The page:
How Can I Support my Child in School? 3 Steps for a Successful School Year by Emily Hasselquist, LCSW

As your child moves through elementary, middle, and high school they will need a strong support system.  Throughout my 9 years as a school social worker, I’ve worked with many parents who struggle with how much or how little they should be involved in their child’s education.  Below are some tips on ways in which you can get involved and ensure your child has a great year.  

  • Monitor your child’s grades–from a distance!

The last thing your son or daughter wants is to have a conversation with you every day about every single assignment and grade. You also don’t want to stay completely out of the picture only to find out after it’s too late your child has done poorly. I often suggest that parents have a weekly “meeting” every Friday with their child about the progress they made throughout the week.   Discuss any missing assignments or low grades.  Brainstorm with your child ways in which they can make improvements over the next week.  If necessary, you may choose to give consequences for intentional mistakes–not completing homework or failing to study for a big test resulting in a bad grade may be grounds for the loss of some privileges.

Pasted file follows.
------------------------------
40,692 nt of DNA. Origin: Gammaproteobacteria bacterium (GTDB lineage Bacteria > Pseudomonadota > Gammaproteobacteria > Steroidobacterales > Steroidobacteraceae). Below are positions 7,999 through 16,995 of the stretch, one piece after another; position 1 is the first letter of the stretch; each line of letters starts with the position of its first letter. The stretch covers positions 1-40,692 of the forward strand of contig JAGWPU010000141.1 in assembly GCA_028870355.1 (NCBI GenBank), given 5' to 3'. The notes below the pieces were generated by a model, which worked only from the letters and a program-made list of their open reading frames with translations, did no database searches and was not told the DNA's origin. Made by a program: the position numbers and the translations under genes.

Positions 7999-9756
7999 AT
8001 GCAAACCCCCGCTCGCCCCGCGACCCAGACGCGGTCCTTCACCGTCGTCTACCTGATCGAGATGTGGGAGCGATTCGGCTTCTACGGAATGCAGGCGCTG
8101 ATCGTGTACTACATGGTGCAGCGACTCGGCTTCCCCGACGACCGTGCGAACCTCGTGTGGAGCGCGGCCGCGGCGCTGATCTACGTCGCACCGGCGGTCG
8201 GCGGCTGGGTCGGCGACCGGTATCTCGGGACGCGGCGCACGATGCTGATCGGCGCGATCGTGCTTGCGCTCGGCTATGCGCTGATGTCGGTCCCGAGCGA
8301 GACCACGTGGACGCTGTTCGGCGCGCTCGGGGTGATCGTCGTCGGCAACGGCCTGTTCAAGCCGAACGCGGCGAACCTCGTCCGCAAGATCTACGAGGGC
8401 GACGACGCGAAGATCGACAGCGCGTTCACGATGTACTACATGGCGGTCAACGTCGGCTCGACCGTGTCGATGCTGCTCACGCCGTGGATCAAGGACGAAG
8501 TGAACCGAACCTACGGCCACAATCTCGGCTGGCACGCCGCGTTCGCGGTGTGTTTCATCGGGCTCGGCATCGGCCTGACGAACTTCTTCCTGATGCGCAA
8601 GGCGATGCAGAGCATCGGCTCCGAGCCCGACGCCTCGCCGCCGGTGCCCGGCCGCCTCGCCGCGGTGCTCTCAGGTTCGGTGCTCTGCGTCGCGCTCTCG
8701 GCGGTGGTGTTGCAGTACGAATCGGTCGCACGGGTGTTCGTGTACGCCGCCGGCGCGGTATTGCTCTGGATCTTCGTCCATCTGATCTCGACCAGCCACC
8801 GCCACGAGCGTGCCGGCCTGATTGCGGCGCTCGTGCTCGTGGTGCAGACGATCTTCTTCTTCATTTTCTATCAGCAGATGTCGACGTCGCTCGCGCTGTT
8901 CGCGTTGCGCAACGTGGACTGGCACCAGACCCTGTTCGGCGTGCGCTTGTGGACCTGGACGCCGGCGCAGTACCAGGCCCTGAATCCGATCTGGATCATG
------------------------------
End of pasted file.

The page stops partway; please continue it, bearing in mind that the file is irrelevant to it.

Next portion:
1. Get to know your child’s teachers

Your child’s teachers will be your first line of defense when you have concerns about their performance in school; whether it be academic, social, emotional, or behavioral. I always appreciate when parents send me an introductory email letting me know what their child has struggled with in the past, what their strengths are and how I can best reach them. Emails have become the preferred method of communication among many school staff so don’t hesitate to use it.  That being said though, teachers are often more than happy to set up a meeting or talk with you over the phone about any concerns you are having about your child. Be sure to also attend all open houses or parent-teacher conferences if your schedule allows it.  A face to face meeting can be valuable time for both the parent and teacher than can not be accomplished through email or phone calls.

  1. If your child needs help, ask for it

There may be times when your your child is struggling and either doesn’t want to ask for help, or doesn’t know how to.  While contacting your child’s teachers may be your first step, there are many other professionals also available to support student needs and address parent concerns.  Guidance counselors, school social workers, deans, and school psychologists are just a few of the staff members that can help.  They can connect you with additional academic support, address bullying, provide counseling, or connect your with resources in the community that may address your child’s individual needs.  

There are many ways to ensure your child has a happy and productive school year.  If you are struggling with how to best support your child in school, the staff at Gurnee Counseling Center can help.  Contact us at (847) 336-5621 for more information.